The U.S. Food and Drug Administration has approved New York Blood Center's HEMACORD, the first licensed hematopoietic progenitor cells-cord (HPC-C) cell therapy.
HEMACORD is indicated for use in hematopoietic stem cell transplantation procedures in patients with disorders affecting the hematopoietic (blood forming) system. For example, cord blood transplants have been used to treat patients with certain blood cancers and some inherited metabolic and immune system disorders.
"The use of cord blood hematopoietic progenitor cell therapy offers potentially life-saving treatment options for patients with these types of disorders," said Karen Midthun, M.D., director, FDA's Center for Biologics Evaluation and Research.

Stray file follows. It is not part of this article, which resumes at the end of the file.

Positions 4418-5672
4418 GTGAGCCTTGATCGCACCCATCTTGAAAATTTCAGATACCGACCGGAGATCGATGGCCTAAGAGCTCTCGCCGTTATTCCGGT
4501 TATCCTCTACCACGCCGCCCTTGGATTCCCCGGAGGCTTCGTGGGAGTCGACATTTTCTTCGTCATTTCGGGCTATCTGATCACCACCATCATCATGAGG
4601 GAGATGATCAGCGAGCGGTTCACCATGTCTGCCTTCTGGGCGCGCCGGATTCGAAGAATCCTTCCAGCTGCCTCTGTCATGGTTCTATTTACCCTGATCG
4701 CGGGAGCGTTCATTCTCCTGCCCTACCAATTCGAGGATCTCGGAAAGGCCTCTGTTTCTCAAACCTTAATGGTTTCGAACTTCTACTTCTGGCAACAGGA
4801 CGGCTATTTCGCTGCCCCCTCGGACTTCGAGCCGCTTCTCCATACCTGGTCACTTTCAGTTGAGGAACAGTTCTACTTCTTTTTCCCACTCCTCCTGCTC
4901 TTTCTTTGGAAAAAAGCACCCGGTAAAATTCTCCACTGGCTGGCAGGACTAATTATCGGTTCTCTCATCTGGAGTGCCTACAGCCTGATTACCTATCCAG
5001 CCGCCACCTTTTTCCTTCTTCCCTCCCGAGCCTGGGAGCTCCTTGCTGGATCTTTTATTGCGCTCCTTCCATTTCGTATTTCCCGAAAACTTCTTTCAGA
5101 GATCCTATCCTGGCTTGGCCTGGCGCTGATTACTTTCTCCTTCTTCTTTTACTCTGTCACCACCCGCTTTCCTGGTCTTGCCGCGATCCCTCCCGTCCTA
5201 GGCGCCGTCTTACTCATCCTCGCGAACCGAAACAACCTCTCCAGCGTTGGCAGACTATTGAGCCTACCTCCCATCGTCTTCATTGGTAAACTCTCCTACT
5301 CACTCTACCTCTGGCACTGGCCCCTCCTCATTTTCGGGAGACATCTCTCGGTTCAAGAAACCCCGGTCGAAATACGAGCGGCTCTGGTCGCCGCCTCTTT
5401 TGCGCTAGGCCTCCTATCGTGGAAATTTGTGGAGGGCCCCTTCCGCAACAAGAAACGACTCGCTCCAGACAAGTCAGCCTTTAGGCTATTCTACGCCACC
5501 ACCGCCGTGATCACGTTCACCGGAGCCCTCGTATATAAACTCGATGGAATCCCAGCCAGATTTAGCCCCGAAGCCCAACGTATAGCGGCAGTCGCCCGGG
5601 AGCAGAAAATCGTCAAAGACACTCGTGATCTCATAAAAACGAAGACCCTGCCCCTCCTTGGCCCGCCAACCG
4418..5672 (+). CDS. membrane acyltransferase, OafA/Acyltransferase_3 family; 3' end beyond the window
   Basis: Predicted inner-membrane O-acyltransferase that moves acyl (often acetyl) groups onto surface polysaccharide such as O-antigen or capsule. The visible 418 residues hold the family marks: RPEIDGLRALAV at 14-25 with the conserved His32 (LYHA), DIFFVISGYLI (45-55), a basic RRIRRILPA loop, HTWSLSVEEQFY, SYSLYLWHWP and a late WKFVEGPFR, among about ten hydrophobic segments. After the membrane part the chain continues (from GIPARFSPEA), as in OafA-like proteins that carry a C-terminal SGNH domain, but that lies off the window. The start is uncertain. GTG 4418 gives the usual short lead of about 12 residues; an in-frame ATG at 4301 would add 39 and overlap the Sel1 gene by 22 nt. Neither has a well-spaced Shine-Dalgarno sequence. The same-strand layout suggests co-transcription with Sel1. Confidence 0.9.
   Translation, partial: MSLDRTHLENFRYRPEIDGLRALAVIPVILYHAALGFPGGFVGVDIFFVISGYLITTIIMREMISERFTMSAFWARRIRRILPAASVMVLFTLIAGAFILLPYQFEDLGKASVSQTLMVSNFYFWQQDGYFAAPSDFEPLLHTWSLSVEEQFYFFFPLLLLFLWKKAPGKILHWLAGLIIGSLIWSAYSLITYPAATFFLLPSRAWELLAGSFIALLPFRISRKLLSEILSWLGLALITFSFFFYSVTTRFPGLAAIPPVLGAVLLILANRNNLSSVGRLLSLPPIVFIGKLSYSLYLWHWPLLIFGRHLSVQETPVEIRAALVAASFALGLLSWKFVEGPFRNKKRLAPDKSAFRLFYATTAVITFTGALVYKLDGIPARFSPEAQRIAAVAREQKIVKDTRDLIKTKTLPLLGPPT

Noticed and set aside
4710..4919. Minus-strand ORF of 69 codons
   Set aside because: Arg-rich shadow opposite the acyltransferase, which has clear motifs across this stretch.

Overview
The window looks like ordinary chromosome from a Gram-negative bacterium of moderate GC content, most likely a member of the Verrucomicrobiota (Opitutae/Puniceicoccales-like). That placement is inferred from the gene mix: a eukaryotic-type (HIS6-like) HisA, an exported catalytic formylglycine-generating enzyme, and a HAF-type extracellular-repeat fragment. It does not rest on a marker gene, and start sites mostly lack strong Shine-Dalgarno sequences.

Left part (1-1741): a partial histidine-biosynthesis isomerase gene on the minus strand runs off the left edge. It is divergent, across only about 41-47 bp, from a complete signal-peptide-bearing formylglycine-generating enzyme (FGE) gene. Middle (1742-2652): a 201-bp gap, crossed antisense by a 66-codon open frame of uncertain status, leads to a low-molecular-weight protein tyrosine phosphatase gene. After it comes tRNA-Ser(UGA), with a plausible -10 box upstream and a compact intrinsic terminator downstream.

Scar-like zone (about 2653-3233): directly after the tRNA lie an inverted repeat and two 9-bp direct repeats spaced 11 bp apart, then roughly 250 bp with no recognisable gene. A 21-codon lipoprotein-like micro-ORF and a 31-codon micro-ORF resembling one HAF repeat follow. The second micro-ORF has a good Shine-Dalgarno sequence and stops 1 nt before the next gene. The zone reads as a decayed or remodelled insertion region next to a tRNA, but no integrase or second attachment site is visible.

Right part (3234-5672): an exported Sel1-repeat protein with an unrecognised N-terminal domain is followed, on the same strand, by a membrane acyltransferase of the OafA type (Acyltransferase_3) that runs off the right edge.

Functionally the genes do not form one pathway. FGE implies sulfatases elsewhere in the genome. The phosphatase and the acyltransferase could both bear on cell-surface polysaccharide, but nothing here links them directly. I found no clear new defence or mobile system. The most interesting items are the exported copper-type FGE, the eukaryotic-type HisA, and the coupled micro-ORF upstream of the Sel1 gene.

HEMACORD contains hematopoietic progenitor cells (HPCs) from human cord blood. Cord blood is one of three sources of HPCs used in transplants; the other two are bone marrow and peripheral blood. Once these HPCs are infused into patients, the cells migrate to the bone marrow where they divide and mature. When the mature cells move into the bloodstream they can partially or fully restore the number and function of many blood cells, including immune function.
(Source: FDA Press Release, 11/10/11)